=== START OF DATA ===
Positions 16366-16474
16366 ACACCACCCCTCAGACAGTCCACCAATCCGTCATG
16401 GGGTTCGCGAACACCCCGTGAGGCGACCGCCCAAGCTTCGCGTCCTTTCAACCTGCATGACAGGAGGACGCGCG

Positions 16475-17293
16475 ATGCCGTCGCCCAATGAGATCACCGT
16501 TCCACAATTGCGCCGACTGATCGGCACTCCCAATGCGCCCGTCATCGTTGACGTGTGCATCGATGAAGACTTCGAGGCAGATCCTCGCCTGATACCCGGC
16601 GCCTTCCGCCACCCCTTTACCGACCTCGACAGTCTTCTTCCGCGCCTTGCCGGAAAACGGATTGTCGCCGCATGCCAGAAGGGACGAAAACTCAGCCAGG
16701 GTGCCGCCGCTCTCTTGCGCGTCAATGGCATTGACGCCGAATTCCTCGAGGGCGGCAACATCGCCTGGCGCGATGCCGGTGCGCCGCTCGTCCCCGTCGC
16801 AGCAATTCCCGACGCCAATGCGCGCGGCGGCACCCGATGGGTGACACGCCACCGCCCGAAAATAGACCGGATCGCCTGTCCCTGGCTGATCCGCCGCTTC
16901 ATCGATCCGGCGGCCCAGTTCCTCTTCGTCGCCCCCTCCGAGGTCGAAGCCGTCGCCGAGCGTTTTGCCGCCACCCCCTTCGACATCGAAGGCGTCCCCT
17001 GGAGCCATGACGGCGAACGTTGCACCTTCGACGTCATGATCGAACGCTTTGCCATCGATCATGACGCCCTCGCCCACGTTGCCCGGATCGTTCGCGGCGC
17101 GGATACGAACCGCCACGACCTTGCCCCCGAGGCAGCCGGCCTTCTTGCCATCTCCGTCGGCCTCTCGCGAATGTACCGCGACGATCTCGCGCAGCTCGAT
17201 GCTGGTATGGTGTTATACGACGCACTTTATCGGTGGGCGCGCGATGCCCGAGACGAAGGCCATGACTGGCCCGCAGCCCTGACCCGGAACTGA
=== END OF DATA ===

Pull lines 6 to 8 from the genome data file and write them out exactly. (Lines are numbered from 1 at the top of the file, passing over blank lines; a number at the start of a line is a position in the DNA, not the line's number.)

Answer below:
16501 TCCACAATTGCGCCGACTGATCGGCACTCCCAATGCGCCCGTCATCGTTGACGTGTGCATCGATGAAGACTTCGAGGCAGATCCTCGCCTGATACCCGGC
16601 GCCTTCCGCCACCCCTTTACCGACCTCGACAGTCTTCTTCCGCGCCTTGCCGGAAAACGGATTGTCGCCGCATGCCAGAAGGGACGAAAACTCAGCCAGG
16701 GTGCCGCCGCTCTCTTGCGCGTCAATGGCATTGACGCCGAATTCCTCGAGGGCGGCAACATCGCCTGGCGCGATGCCGGTGCGCCGCTCGTCCCCGTCGC